Dr. Jane Ngobia is the Senior Advisor to the President of Sheridan College for Equity, Diversity and Inclusive Communities. Her academic background includes a Doctor of Philosophy in Higher Education and a Master of Education in Theory and Policy Development from the Ontario Institute of Studies in Education at the University of Toronto. She holds a Master of Arts and a Bachelor of Education from the Catholic University of Eastern Africa.
Prior to her appointment at Sheridan, Jane held progressive leadership positions in higher education both locally and abroad. She served as the Assistant Vice President, Diversity & Human Rights at the University of Guelph, oversaw the equity and inclusion portfolio at the University of Toronto at Mississauga and OCAD University. In addition to her substantive administrative portfolios, Jane has also served as an Assistant Professor in the Faculty of Liberal Arts & Sciences at OCADU, a lecturer at Centennial College and a Dean and Lecturer at the Catholic University of Eastern Africa.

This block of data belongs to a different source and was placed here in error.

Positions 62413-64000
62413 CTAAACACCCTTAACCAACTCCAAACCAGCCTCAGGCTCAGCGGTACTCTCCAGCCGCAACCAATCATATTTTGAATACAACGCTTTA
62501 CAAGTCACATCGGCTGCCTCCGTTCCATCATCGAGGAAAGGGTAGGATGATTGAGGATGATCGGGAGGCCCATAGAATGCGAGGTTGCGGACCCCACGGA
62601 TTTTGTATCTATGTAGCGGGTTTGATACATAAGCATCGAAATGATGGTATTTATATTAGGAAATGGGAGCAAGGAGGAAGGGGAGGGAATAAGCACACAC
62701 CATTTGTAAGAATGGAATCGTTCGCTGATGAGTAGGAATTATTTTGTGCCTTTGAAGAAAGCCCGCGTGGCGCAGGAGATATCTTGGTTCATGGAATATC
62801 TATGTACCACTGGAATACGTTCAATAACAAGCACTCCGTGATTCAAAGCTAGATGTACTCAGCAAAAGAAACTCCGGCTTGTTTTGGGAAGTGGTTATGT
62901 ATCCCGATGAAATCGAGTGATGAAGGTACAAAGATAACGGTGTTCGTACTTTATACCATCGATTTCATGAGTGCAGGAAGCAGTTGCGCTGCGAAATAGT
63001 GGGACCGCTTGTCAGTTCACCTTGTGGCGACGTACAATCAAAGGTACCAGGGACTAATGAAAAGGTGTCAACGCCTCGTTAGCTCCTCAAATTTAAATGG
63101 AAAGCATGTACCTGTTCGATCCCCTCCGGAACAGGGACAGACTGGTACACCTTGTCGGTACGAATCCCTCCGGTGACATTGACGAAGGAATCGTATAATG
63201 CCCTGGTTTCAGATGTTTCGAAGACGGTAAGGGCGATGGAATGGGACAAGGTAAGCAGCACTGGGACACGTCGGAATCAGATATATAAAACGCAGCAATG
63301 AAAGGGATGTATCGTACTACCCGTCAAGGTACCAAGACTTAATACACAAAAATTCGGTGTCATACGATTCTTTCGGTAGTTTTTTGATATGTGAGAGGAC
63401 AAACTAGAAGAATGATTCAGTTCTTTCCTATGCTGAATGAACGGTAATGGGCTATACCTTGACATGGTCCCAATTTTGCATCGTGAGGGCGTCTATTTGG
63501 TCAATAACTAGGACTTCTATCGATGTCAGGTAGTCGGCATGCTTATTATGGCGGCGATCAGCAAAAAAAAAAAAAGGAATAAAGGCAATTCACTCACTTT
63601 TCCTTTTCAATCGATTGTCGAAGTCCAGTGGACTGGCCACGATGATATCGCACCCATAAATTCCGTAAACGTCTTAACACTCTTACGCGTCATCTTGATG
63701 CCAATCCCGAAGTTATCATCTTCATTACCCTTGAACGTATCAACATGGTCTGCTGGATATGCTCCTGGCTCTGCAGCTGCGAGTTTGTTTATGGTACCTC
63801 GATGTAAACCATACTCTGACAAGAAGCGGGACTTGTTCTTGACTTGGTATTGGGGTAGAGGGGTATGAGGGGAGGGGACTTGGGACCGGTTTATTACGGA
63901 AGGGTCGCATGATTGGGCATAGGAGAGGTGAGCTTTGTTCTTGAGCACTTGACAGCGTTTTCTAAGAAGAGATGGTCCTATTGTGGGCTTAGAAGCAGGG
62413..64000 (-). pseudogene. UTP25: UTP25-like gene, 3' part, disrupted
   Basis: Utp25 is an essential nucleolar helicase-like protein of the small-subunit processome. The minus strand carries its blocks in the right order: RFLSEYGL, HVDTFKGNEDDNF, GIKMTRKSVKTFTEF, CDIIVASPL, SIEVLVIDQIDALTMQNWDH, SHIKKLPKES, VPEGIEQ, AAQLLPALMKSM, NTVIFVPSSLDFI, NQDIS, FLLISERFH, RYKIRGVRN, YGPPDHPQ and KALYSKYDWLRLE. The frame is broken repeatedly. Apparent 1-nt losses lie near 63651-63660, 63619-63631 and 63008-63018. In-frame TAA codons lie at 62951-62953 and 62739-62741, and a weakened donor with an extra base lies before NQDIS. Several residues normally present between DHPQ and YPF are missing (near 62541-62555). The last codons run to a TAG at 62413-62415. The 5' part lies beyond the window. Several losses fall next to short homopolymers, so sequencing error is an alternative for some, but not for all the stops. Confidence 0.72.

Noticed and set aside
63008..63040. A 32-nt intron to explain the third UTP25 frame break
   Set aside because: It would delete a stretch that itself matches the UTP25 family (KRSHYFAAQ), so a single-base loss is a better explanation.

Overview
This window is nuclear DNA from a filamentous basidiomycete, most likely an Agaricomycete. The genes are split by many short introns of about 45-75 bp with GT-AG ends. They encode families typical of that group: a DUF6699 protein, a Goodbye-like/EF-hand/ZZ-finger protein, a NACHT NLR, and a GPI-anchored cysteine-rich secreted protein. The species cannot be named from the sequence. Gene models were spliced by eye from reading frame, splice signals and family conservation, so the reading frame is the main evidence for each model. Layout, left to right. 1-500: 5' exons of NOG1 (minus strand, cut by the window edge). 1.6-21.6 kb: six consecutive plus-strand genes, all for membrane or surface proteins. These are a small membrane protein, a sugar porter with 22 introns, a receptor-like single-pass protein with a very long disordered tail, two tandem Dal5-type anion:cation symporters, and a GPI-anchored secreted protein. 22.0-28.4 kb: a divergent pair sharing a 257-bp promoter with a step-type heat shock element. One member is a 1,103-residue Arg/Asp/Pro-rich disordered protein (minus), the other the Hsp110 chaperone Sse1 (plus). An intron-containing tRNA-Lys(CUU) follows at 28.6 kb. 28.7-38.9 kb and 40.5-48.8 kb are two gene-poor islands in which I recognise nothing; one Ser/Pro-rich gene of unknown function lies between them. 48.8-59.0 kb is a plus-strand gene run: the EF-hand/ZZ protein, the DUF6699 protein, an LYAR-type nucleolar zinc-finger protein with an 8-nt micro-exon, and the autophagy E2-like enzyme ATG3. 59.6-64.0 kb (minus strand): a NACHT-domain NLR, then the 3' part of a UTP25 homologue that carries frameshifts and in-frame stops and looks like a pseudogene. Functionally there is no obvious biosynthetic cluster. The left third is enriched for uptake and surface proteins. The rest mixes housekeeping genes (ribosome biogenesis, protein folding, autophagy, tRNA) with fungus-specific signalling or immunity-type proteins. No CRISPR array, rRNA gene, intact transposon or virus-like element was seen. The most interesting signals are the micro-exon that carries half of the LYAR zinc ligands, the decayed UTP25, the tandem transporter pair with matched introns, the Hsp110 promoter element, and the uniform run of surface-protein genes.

Jane is skilled in building rapport and fostering collegial relationships with constituents both internal and external. She is well practiced at building consensus and common ground when faced with contentious issues. She has a solid track record in the development of administrative policies and procedures to promote an inclusive learning, teaching and working environment while effectively delegating, prioritizing and managing teams. Jane has the capacity to listen and make sound, fair and sometimes difficult decisions to uphold the principles of human rights, diversity, equity and inclusion within the context of a broad range of viewpoints.